Essay Transcript: Joshua Beckman on Walt Whitman
Interview Series, the Poetry and Literature Center at the Library of Congress
That One Knows Me
For Walt Whitman — May 31, 2012
To speak or to write we must in some way believe in one, in at least one single listener, one listener with an open heart and attendant spirit. That loving receiver we need in a reader, in a friend. For me, Walt Whitman was the first friend who to everything said yes. That is what a friend is—allowing, knowing, being and its result is love. Love in its various forms is a communication of deepest things, and friendship is the field in which it all happens.
Emerson wrote, “A friend is a person with whom I may be sincere. Before him I may think aloud. I am arrived at last in the presence of a man so real and equal that I may drop even those undermost garments of dissimulation, courtesy, and second thought, which men never put off, and may deal with him with the simplicity and wholeness with which one chemical atom meets another…Every man alone is sincere. At the entrance of a second person, hypocrisy begins. We parry and fend the approach of our fellow man by compliments, by gossip, by amusements, by affairs. We cover up our thought from him under a hundred folds.”
“Every man alone is sincere.” But is this true? Alone, I am never alone. Surrounded, surrounding myself, with the living, the dead, the yet born, parrying and fending away, my and soul in constant tangle of conversation. So that always being with others, I need and want my sincerity to be with others. A first personal sincerity of friendship.
That shadow my likeness that goes to and fro seeking a livelihood chattering, chaffering
How often I find myself standing and looking at it where it flits
How often I question and doubt whether that is really me;
But among my lovers and caroling these songs,
O I never doubt whether that is really me.
Today I am thinking of a great and special kind of friendship—the friendship with the dead. To be allowed a friendship with the dead is to be allowed into an infinitely gratifying society, one of which you are a part, one from which no human is excluded, one into which the entirety of what one feels and says is accepted, and accepted whole. As the friend cannot separate the joys and difficulties of friendship from each other, so in life the friend is undiminished by the genuine efforts of being a friends, the listener is undiminished by the efforts of listening, and the artist is undiminished by the efforts of creating. Love, profound and difficult, does not diminish. Walt says live and be, be and speak, speak and listen, listen and grow, grow and die, die and be—the earth wants only your everything. He says, I give I grow I reproduce infinitely. The resilient organic perennial flowering that is in all loving acts and ways is maybe most present and accessible among our friends the dead. Nature does not cease but there are times when it becomes dark, silent, or impenetrably stormy—but at any time of day or night, in any place I find myself, I can wake Walt up and in a full vibrant honest loving voice he will speak and sing to me with the companioned quality of one who believes my truth, and that it exists beside and in relation to his own. “All truths wait in all things.” And there is a universal human equality in this. As a society, as a nation, friendship’s presence makes us more acutely aware, it creates itself as a voice and living challenge to actual people. First to oneself and then to each right here American. That they must. Friendship is the joy and responsibility of being human. Equally we must live together and beyond life will all be together equally. When we write, when we speak we are enacting a part in that communal friendship.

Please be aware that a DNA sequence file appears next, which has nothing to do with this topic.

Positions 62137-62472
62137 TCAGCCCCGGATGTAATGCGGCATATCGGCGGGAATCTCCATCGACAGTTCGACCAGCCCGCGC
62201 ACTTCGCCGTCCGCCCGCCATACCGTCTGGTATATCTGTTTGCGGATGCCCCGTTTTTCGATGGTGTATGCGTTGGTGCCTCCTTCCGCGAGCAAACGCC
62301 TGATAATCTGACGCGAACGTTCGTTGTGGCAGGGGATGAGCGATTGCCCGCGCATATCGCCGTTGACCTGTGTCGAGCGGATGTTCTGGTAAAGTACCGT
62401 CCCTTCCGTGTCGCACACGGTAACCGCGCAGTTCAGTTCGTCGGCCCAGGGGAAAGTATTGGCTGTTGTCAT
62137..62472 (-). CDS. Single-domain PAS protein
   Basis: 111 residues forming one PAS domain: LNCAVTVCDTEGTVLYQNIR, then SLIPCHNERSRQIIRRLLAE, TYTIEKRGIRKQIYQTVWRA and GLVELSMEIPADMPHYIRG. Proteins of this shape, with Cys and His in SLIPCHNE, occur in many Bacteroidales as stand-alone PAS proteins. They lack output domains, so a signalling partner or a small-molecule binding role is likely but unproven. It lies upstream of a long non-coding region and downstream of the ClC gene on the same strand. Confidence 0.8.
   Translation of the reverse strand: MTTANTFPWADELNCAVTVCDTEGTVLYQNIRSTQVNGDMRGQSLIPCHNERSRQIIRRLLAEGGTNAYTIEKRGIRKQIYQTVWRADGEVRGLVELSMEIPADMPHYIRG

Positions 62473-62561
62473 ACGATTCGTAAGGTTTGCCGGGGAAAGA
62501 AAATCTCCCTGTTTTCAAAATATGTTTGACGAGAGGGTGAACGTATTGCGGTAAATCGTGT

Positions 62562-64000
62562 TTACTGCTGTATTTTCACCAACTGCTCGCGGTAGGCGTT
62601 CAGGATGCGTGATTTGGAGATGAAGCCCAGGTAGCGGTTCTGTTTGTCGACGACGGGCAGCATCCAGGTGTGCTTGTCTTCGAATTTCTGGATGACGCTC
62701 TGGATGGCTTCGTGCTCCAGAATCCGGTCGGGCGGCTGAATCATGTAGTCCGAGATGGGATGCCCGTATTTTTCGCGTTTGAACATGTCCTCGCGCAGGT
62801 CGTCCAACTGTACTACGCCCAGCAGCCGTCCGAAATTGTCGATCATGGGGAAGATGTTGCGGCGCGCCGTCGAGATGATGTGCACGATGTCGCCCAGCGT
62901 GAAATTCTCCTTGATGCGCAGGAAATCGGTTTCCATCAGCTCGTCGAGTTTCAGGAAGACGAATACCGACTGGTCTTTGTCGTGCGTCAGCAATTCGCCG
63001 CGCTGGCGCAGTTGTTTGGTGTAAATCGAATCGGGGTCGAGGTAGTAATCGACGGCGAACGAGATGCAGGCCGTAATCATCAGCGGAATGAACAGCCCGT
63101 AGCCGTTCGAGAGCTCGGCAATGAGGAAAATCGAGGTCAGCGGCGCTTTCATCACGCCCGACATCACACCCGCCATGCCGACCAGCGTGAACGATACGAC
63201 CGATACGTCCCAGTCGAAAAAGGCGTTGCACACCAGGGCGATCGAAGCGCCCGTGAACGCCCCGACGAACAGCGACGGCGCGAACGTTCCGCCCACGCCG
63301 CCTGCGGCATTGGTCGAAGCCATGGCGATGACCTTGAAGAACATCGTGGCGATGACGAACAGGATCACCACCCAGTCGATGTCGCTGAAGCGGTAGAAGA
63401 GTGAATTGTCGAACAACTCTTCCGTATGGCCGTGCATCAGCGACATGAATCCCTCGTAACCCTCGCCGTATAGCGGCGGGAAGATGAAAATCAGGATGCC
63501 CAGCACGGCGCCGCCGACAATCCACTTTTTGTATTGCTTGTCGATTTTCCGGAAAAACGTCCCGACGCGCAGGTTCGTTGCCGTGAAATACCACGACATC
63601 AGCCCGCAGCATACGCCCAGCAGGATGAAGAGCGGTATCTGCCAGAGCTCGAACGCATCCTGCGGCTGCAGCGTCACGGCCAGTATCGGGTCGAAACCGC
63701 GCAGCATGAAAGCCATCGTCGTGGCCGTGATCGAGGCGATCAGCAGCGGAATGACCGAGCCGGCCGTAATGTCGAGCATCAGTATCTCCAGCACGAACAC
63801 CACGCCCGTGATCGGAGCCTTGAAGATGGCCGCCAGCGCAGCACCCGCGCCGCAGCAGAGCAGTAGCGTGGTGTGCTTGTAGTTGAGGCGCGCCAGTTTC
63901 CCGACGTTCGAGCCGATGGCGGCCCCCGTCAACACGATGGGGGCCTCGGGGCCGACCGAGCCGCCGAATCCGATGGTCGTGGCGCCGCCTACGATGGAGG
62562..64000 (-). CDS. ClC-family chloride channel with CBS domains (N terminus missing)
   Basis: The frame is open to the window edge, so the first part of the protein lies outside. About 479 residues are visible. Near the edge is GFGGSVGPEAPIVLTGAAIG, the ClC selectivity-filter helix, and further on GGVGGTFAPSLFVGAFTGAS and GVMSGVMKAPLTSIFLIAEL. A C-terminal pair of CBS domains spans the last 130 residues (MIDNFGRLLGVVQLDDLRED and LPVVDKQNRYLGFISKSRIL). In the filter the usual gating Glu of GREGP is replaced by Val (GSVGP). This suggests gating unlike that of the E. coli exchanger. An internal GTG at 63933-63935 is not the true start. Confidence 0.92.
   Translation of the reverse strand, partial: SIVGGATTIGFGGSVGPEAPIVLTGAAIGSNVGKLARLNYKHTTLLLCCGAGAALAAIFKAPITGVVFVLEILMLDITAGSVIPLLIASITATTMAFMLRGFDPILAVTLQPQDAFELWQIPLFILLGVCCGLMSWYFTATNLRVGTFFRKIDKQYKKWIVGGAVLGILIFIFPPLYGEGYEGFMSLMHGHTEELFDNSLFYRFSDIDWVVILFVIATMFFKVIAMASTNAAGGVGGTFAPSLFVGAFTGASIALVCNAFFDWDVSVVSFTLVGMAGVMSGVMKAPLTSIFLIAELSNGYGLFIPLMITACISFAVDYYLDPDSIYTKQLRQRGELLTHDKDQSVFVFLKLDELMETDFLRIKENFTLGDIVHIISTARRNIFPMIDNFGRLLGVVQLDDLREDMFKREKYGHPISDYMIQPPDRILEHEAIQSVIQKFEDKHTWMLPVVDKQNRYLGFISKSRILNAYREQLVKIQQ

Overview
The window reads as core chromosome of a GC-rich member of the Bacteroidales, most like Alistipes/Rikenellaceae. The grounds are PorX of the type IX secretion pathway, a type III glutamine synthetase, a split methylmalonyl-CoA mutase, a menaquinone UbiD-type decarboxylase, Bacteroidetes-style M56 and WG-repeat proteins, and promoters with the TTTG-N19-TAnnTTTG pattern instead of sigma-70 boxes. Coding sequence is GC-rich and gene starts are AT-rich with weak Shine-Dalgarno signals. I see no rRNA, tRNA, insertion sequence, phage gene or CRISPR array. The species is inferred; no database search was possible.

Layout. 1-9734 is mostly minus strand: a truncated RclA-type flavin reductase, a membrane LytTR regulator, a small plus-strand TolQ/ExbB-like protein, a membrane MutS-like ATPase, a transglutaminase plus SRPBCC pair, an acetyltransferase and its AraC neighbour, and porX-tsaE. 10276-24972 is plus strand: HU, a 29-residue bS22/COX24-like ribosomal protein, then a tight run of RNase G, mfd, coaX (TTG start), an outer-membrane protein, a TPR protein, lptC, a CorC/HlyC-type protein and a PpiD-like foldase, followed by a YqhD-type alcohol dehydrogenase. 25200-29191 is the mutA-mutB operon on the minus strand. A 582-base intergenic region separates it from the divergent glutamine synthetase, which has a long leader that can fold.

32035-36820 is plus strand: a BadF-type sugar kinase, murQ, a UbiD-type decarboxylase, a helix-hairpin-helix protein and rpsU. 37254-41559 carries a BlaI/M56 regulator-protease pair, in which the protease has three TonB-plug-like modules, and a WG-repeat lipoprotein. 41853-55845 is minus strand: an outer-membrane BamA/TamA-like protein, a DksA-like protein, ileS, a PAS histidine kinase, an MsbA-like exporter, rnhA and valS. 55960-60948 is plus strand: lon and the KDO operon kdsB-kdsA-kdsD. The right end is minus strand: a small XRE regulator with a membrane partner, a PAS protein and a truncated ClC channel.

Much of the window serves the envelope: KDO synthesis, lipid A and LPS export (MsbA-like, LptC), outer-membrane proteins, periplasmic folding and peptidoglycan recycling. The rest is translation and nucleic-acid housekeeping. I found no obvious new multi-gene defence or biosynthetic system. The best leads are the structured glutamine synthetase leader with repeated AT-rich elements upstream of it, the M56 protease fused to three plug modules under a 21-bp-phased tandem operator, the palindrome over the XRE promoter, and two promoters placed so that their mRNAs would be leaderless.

When you read these I that was visible am become invisible
Now it is you, compact, visible, realizing my poems, seeking me,
Fancying how happy you were if I could be with you and become your
Be it as if I were with you. (Be not too certain but I am now with you.)
Death will accept my whole self, it will accept everything I was, everything I did, everything I felt thought and said, and it will only accept everything. And the dead are the same—there is no partial truth for them to know, there is no pretense they are capable of accepting. So speak freely, because you are with the dead, and one can be oneself with the dead.